Open Host Controller Interface
The Open Host Controller Interface (OHCI) is an open standard that defines the interfaces between certain USB and Firewire drivers, hardware controllers, and devices. It was originally published by Compaq, Microsoft and National Semiconductor in 1999. Along with the Universal Host Controller Interface (UHCI), the OHCI makes up the USB 1.0 hardware controller interface standard.
According to the OHCI standard, the OHCI driver communicates with the OHCI controller using two primary methods: Memory Mapped Registers, and Shared Memory Linked Lists.
The OHCI defines 21 memory mapped registers, exposed through BAR0:
In addition to these registers, starting at offset 54h, each USB port on the root hub is assigned an HcRhPortStatus register that denotes the current status of the port.
The memory mapped registers listed above are not fixed in memory, and may be located at any 32-bit address regardless of how much memory is installed on the machine. To find the base register address, the PCI bus can be searched for a specific vendor/device id, or a specific Class ID to find any OHCI controllers. All OHCI controllers will have a Class ID of 0x0Ch, a subclass of 0x03h, and a program interface value of 0x10h. The PCI device configuration area contains a single Base Address that points to the memory mapped register block.
All commands and data packets are supplied to the controller via a shared memory area containing tables and linked lists. The USB protocol defines 4 different message types: Interrupt, Isochronous, Control and Bulk. Each message type is given its own linked list of outgoing messages. As the controller processes these messages, they are moved to a corresponding "done" list, along with information concerning any errors encountered by the controller while delivering the message.
Control messages are used to initialize and configure a device that has been detected by a hub. Devices that have not been initialized will not respond to any control messages. To initialize a device, the hub port that the device is connected to must be reset. Upon reset, the device will default to address 0, and will begin responding to any control messages sent to that address. You should ensure that only one device is initialized at a time, and once the device's port has been reset, you should immediately send a SetAddress command to assign an unused address between 1 and 127 to the device. Once this command has been sent, the device will begin responding to its new address, and will no longer respond to address 0.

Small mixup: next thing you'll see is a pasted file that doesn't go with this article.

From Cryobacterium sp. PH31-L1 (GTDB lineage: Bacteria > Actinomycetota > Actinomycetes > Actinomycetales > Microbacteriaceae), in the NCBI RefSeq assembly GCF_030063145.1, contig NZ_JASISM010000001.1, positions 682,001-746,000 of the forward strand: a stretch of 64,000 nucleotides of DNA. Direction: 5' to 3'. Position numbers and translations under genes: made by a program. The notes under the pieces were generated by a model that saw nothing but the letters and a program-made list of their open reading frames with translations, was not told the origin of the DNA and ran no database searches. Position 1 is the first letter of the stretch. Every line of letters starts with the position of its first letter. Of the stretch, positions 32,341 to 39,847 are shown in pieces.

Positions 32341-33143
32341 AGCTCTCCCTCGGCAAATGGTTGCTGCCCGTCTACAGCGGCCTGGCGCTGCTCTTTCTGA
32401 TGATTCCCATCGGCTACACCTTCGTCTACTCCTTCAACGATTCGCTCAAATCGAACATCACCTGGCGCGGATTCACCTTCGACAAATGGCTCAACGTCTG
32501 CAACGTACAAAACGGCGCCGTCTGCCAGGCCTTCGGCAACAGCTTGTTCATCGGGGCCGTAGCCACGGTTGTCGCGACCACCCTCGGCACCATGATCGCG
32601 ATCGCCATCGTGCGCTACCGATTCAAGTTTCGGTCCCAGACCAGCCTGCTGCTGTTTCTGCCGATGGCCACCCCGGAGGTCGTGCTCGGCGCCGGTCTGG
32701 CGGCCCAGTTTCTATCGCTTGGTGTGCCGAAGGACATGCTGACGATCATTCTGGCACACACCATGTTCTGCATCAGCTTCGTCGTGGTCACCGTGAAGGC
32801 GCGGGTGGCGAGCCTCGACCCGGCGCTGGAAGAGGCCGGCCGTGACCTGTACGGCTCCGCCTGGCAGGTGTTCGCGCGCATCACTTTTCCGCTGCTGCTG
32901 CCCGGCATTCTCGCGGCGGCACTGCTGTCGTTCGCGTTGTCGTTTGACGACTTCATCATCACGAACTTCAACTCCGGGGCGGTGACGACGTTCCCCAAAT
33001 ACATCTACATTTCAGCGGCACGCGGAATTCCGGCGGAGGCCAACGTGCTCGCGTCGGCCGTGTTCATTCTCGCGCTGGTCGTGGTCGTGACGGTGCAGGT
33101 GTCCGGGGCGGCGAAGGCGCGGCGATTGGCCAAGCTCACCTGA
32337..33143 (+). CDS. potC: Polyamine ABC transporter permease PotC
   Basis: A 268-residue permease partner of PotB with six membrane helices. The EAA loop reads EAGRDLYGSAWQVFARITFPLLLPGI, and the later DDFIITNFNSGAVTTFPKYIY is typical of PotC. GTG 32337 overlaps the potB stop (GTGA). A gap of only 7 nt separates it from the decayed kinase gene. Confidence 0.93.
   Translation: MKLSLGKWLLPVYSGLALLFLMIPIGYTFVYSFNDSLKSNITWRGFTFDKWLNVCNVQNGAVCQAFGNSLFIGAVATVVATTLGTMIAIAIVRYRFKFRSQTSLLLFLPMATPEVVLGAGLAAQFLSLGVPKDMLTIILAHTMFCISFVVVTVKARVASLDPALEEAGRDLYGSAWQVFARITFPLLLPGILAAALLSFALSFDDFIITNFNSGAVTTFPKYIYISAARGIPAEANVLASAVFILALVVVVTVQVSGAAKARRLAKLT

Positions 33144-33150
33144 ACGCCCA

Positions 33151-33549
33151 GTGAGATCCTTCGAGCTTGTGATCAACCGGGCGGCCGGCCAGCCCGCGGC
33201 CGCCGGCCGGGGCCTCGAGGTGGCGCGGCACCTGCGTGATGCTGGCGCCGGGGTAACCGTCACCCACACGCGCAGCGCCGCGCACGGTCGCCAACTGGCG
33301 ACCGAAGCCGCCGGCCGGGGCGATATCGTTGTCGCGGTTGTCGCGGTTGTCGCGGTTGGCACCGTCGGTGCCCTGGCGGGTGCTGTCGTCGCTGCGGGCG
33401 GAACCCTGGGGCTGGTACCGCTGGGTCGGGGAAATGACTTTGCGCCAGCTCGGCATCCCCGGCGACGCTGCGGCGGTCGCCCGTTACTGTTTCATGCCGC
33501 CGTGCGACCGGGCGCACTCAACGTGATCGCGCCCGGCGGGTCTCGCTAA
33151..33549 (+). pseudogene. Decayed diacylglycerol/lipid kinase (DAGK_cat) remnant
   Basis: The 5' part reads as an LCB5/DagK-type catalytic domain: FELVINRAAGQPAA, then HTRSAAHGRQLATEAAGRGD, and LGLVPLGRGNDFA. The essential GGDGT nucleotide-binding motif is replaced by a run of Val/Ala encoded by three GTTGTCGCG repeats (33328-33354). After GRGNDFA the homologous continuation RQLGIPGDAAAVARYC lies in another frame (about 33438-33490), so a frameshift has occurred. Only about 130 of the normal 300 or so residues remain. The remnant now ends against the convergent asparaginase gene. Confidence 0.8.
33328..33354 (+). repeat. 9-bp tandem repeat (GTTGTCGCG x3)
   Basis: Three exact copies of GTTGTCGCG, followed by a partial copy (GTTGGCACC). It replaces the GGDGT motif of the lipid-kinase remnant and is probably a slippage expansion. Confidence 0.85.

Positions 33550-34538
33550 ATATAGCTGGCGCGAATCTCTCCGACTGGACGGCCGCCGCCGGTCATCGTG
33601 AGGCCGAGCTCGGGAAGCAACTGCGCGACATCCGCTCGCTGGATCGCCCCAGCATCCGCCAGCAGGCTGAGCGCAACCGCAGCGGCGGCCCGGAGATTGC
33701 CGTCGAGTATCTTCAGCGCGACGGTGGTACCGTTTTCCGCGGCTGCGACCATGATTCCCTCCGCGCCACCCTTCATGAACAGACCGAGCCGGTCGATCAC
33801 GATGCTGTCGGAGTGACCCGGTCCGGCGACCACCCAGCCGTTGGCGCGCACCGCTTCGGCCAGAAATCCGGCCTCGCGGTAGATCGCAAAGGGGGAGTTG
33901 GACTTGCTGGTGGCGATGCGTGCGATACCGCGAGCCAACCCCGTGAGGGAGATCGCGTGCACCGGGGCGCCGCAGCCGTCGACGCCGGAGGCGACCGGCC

The HcControlHead register points to the first control Endpoint Descriptor (ED) in a linked list of Endpoint Descriptors. Each Endpoint Descriptor describes one endpoint on the USB bus that can be communicated with by the operating system. To send or receive data from an endpoint, a Transfer Descriptor is added to an Endpoint Descriptor by the operating system. Once the data has been transferred, the controller will move the Transfer Descriptor from the Endpoint Descriptor to the Done Queue.
Each Endpoint Descriptor has a "head" Transfer Descriptor field and a "tail" Transfer Descriptor field, as well as a "next" Endpoint Descriptor field. The final Endpoint Descriptor in the Endpoint Descriptor chain will have a "next" Endpoint Descriptor value of zero. When the "head" Transfer Descriptor matches the "tail" Transfer Descriptor, the Endpoint Descriptor is empty, and no more data will be sent.
The Endpoint Descriptors in the HcControlHead list can only be used to communicate with Control endpoints. All devices have a control endpoint 0 that is used to configure the device.
The HcBulkHeadED register points to the first bulk Endpoint Descriptor in the bulk endpoint descriptor list, and is used to send and receive bulk data packets. Otherwise, it is functionally identical to the HcControlHead register.
An Endpoint Descriptor is a memory structure that contains information used to communicate with a specific endpoint on a specific device address.
|04||Tail TD Address|
|08||Head TD Address|
|0c||Next ED Address|
Transfer Descriptors describe a memory buffer to be sent to, or read from, a (non-isochronous) USB endpoint. (Isochronous endpoints use a different descriptor structure.)
|04||First Byte Address|
|08||Next TD Address|
|0c||Last Byte Address|